A Subtreasury of American Humor
by E.B. White (Editor), Katharine S. White (Editor)
In this, the most famous book of this kind, American humor is presented at its best and freshest. No effort was made by the editors to make this collection the most complete of the most historically representative collection of American humorous writing. The sole idea was to put together in one volume the funniest things that have ever been written in this country. E. B. White and Katharine S. White were peculiarly fitted for the job of producing such a collection of humorous writings. Ms. White has been an editor of the New Yorker since that magazine was founded, and of course Mr. White is a brilliant humorist in his own right.
Most Helpful Customer Reviews
A Large Selection of Authors
By Seth Musselman on February 9, 2001
This hardback book was copyrighted in 1941 and has over 800 pages. It is divided into 13 sections. Over 100 authors are featured in this book. Three selections from George Ade’s “Fables in Slang”, appear here. Booth Tarkington’s humorous “Whitey”, about two enterprising boys and an old horse is featured. H.L. Mencken’s keen observations of life appear in “The Wedding”. Mark Twain has numerous selections. Also appearing are works by Benjamin Franklin, Edgar Allan Poe and Oliver Wendell Holmes. So the topics and authors of this compilation are broad and interesting.
Buy this book. You won’t regret it.
By email@example.com on September 30, 1997
I can’t recommend this book highly enough. It introduced me to many authors I didn’t know about, and it revealed new sides of the ones I did. Mark Twain’s criticism of James Fenimore Cooper is worth the price of the book al
Born July 11, 1899. White is famous for children’s books, style guides, and his work at the New Yorker, but in humor studies, he is probably best known for his introduction to the 1941 book, A Subtreasury of American Humor, which he edited with Katherine White.
The beginning of White’s introduction is one of the most widely known statements about the study of humor, functioning as a witty injunction against the serious study of humor. It reads:
Analysts have had their go at humor, and I have read some of this interpretative literature, but without being greatly instructed. Humor can be dissected, as a frog can, but the thing dies in the process and the innards are discouraging to any but the pure scientific mind.
But as with many essays on the subject of humor, this statement acts as a clever dodge, what I have taken to calling a “definitional denial.” With a definitional denial, an author says “humor is undefinable”–often in a witty or humorous manner–but this rhetorical move is almost always followed by a definition of various aspects of humor. It is like saying “one can’t define ‘virtue,’ but everyone knows that virtue is this or that, but not the other.” Thus, for another instance, William Dean Howells’s review of Mark Twain’s The Innocents Abroad from the November 1869 Atlantic Monthly begins:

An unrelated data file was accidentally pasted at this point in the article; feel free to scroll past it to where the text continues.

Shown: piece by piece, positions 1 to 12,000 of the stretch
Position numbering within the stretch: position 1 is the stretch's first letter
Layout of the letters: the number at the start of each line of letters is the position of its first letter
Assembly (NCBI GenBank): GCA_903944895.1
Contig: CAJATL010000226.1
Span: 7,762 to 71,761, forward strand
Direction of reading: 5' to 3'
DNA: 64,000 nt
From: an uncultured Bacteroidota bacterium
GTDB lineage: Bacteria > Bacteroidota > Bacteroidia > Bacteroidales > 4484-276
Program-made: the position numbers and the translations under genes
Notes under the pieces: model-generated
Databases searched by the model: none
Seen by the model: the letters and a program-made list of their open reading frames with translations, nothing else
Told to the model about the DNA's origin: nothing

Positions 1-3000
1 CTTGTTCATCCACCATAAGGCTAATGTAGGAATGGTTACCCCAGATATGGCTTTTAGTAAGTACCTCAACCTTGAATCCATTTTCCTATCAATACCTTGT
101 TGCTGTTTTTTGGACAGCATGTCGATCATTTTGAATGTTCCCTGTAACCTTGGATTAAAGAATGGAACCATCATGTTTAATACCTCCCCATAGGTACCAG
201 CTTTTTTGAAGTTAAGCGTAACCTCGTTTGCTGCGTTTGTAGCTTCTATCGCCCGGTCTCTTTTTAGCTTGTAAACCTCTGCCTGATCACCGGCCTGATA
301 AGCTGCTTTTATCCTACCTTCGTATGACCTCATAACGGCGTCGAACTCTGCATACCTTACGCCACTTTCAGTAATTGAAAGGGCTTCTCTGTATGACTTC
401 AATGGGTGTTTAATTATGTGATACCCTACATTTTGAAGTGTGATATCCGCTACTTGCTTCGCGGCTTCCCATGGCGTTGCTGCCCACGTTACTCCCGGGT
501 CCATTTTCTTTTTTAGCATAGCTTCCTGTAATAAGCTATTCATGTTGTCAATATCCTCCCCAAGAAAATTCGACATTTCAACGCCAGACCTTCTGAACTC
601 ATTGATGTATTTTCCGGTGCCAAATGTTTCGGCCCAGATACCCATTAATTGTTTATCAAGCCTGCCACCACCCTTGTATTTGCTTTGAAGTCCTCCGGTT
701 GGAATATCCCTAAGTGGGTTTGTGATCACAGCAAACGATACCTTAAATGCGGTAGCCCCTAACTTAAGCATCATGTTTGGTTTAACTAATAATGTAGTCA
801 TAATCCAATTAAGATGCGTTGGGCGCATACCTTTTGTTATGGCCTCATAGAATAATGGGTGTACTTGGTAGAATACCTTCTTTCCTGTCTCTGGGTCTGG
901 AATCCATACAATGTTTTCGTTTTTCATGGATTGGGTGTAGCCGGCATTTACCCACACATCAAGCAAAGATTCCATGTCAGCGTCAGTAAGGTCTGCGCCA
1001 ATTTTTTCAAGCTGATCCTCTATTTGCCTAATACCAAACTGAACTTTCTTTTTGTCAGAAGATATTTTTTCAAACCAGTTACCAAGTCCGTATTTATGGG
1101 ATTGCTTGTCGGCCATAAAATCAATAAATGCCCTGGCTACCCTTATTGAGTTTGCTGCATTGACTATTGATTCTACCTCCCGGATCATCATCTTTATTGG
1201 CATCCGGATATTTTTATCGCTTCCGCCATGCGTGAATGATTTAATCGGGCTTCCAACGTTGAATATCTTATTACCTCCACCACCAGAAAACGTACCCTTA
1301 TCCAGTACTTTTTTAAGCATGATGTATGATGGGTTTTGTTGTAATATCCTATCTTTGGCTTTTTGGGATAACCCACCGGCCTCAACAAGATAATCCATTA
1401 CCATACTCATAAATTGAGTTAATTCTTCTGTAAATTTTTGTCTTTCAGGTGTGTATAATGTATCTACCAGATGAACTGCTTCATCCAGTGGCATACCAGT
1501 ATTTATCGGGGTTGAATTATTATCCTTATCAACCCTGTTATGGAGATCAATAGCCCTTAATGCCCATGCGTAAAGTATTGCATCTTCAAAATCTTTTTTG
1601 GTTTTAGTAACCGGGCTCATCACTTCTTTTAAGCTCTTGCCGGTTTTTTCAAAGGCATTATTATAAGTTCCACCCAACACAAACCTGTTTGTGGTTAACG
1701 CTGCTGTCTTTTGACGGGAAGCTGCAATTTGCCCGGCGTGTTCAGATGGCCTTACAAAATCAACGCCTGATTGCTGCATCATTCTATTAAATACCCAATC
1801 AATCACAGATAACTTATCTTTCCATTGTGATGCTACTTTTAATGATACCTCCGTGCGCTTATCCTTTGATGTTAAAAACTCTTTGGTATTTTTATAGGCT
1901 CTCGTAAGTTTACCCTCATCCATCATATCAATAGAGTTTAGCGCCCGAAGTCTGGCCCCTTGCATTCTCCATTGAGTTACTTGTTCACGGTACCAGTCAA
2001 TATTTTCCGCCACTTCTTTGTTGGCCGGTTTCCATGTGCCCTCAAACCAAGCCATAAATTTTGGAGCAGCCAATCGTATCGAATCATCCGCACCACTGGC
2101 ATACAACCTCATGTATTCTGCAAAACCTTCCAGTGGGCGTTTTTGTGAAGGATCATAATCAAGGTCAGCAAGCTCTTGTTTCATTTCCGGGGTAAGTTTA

The character of American humor, and its want of resemblance to the humor of Kamatschatka or Patagonia,—will the reader forgive us if we fail to set down here the thoughts suggested by these fresh and apposite topics? Will he credit us with a self-denial proportioned to the vastness of Mr. Clement’s (sic) very amusing book, if we spare to state why he is so droll, or—which is as much to the purpose—why we do not know? 
And then Howells spends some time discussing humor, not defining it per se, but exploring pertinent aspects of humor in relation to Mark Twain. And Howells and White are not alone–many discussions of humor begin with this almost ritual denial of the inability, or even the inadvisability, of defining humor, followed by an essay, review, or article that says a good deal about what humor is. Why do authors feel that they must deny their aim of defining humor, or the very existence of such a definition, before they are willing to discuss humor? In the case of E.B. White, after denying the possibility of defining humor (and even pointing to the undesirability of such a task), he goes on to make some pretty large generalizations about humor. Many of these points, in fact, echo essays on humor from the nineteenth century by Howells and others, such as the line between the humorous and the serious:
Practically everyone is a manic-depressive of sorts, with his up moments and his down moments, and your certainly don’t have to be a humorist to taste the sadness of situation and mood. But there is often a rather fine line between laughing and crying, and if a humorous piece of writing brings a person to the point where his emotional responses are untrustworthy and seem likely to break over into the opposite realm, it is because humor, like poetry, has an extra content. It plays close to the big hot fire which is Truth, and sometimes the reader feels the heat.
But even though humor is afforded this moment of potential “serious” content in proximity to the big hot fire of Truth, White then notes the lower status afforded to humor, what Brander Matthews and other nineteenth-century critics had dubbed “the penalty of humor.” White writes:
The world likes humor, but it treats it patronizingly. It decorates its serious artists with laurel, and its wags with Brussels sprouts. It feels that if a thing is funny it can be presumed to be some- thing less than great, because if it were truly great it would be wholly serious. Writers know this, and those who take their literary selves with great seriousness are at considerable pains never to associate their name with anything funny or flippant or nonsensical or “light.” They suspect it would hurt their reputation, and they are right. 
Thus, the humor collection is a “subtreasury,” and thus humor studies confronts some longstanding critical and cultural views about humor as a subject of knowledge. But then again, much can be learned from dissecting a frog, can it not?